If us morning people can start slowing down around four, and those miraculous afternoon/evening people can warm up gradually, so much the better. As long as everyone gets a bit of stillness or slowness in their day, I’m happy.

And that, of course, is the MAIN THING. Hahaha!

Until next time,

Kirsten

Habits

Once a habit gets lost, it’s often easier not to start again than to rev up something that is a challenge, even though we know it’s a valuable pursuit.

The gym is an example. Finding a way to fit that back in to mornings (and yes, for me it simply HAS to be morning – before I can decide not to go!) is proving tricky so it’s yet to happen. Even reading, in theory such a large part of my life, has dropped by the wayside. I know it will just take a conscious effort for a while and the habit will come back but knowing and doing are different things.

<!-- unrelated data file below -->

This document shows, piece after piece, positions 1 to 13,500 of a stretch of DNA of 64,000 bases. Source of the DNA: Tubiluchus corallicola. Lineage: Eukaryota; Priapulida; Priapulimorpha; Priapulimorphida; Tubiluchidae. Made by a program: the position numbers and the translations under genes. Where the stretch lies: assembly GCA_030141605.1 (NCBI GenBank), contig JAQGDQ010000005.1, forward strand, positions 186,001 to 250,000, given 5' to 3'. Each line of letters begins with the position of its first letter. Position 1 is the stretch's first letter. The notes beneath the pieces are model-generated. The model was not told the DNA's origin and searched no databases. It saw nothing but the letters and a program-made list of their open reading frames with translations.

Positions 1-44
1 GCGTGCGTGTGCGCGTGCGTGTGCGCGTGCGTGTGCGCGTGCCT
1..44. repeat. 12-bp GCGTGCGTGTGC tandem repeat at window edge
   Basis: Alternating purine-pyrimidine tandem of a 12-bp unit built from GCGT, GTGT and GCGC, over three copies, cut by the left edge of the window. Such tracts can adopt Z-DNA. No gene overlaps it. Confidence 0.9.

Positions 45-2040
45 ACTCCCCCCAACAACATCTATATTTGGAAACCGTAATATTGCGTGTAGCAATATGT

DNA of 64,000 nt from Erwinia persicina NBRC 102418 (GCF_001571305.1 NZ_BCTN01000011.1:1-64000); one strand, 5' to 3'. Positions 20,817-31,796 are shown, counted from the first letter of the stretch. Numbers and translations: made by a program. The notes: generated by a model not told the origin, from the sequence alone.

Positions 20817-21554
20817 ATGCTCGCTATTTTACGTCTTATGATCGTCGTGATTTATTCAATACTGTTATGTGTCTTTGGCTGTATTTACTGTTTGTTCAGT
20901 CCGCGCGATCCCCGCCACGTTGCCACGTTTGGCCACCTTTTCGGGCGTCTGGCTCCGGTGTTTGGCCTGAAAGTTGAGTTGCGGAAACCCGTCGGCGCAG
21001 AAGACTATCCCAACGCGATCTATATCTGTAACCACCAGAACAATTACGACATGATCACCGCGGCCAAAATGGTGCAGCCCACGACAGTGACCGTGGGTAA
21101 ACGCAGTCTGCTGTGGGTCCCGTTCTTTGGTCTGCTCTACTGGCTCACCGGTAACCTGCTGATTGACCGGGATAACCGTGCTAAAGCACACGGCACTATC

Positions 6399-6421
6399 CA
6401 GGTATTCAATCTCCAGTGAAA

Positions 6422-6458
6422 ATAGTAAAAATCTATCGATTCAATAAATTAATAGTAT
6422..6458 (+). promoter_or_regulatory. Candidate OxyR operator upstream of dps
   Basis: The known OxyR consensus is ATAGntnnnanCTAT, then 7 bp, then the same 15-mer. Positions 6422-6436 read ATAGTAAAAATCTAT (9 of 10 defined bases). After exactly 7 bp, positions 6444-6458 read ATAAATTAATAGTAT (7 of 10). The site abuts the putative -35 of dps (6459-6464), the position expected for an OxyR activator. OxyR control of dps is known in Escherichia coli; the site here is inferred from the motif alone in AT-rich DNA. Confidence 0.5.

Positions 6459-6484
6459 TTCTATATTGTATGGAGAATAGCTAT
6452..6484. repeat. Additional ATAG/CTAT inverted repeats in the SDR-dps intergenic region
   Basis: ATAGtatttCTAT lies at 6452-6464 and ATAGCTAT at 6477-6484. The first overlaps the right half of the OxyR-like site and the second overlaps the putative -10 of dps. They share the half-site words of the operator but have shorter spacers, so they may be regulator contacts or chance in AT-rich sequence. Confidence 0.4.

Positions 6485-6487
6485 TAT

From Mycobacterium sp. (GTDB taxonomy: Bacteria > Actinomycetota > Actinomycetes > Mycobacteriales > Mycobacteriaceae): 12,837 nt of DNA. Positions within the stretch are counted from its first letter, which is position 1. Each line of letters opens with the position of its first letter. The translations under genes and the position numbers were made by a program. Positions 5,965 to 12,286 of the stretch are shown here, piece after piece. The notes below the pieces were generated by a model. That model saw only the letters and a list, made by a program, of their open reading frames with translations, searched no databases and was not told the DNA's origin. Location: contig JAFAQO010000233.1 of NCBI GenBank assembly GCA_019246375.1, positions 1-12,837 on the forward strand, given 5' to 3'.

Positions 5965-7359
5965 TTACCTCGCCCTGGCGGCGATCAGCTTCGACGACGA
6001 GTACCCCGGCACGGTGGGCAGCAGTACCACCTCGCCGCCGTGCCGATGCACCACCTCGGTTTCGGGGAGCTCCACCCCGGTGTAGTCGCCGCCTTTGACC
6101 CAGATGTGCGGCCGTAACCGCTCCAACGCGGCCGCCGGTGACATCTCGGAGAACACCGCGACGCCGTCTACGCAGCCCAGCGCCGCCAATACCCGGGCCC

And my blog – well, you can see by the dates (September 22 was the last) it’s been a long time between drinks for something that once happened more or less weekly! It’s too good for my thinking and reflection, though, to let it disappear so I’m starting again and asking you all to keep me accountable!

I’m not crazy enough to set any sort of strict and punitive demand for myself other than making writing a regular part of my creative life once again. It complements and contributes to my art practice and encourages me to read (bonus!) and listen more widely. All that is good stuff.

So, simply knowing that there are a few of you out there reading will spur me on to the positive reinstatement of one of my joys.

Thank you, in anticipation!

Until later (and again soon after that!),